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Pretty but not captivating
on 19 June 2014
The Last Summer is a prettily written romance set during WWI, following Clarissa, a young lady who’s fallen for a servant’s son, who is obviously of a status far below her family’s – and in particular her mother’s – expectations.
This novel felt like it never quite fulfilled its potential. The language is beautiful, at times, but at others clichéd and repetitive (we are told particularly often about how the war brought the end of an era to the world and to Clarissa). The anonymous letters which are interspersed with the main narrative are not that compelling a mystery; the clues they contain are not that clever. There’s historical detail, but not so much as to give the impression that a lot of painstaking research has been done.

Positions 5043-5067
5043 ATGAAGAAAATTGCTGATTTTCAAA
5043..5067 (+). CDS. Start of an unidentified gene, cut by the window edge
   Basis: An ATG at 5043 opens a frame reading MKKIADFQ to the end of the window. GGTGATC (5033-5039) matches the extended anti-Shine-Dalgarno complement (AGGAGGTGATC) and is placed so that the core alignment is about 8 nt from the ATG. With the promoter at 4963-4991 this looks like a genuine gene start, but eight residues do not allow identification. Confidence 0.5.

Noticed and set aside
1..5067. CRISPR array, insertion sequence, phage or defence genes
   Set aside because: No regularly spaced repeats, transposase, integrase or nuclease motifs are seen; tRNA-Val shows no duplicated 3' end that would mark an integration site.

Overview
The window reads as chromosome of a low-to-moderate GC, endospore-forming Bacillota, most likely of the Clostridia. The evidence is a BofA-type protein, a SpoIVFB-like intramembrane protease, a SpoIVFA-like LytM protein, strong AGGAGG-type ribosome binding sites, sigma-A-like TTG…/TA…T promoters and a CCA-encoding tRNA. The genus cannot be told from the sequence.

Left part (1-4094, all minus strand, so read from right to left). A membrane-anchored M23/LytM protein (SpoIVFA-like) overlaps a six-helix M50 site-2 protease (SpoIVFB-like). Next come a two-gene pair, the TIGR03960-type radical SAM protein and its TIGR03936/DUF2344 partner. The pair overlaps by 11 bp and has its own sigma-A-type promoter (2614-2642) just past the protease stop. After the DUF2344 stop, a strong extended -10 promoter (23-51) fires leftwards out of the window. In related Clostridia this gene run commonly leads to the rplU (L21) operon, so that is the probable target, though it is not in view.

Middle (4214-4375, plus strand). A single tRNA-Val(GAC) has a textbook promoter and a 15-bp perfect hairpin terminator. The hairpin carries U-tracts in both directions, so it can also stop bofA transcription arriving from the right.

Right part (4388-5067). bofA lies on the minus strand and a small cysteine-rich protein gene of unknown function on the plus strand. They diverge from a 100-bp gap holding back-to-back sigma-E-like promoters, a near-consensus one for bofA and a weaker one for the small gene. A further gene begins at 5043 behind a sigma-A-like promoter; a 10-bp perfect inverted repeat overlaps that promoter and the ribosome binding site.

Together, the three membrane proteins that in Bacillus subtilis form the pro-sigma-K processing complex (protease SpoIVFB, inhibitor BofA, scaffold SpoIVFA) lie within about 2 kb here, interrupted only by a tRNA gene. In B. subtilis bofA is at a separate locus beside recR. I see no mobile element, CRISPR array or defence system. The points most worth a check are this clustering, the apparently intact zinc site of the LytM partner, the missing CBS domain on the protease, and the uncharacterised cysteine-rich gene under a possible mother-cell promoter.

It is difficult to feel much sympathy towards Clarissa regarding her love affair, though other troubles which she has to deal with within her family life are actually more emotionally jarring than the romance. But for Clarissa, her romantic love is her priority, and it did feel like the novel was advocating selfish passion, physical attraction and sexual excitement above all other forms of relationships and family ties. (Sex itself in the novel is implied, but never described in any graphic manner, which works well with the book’s style.)
However, the main love affair is intriguing enough to make you keep reading to find out how it ends.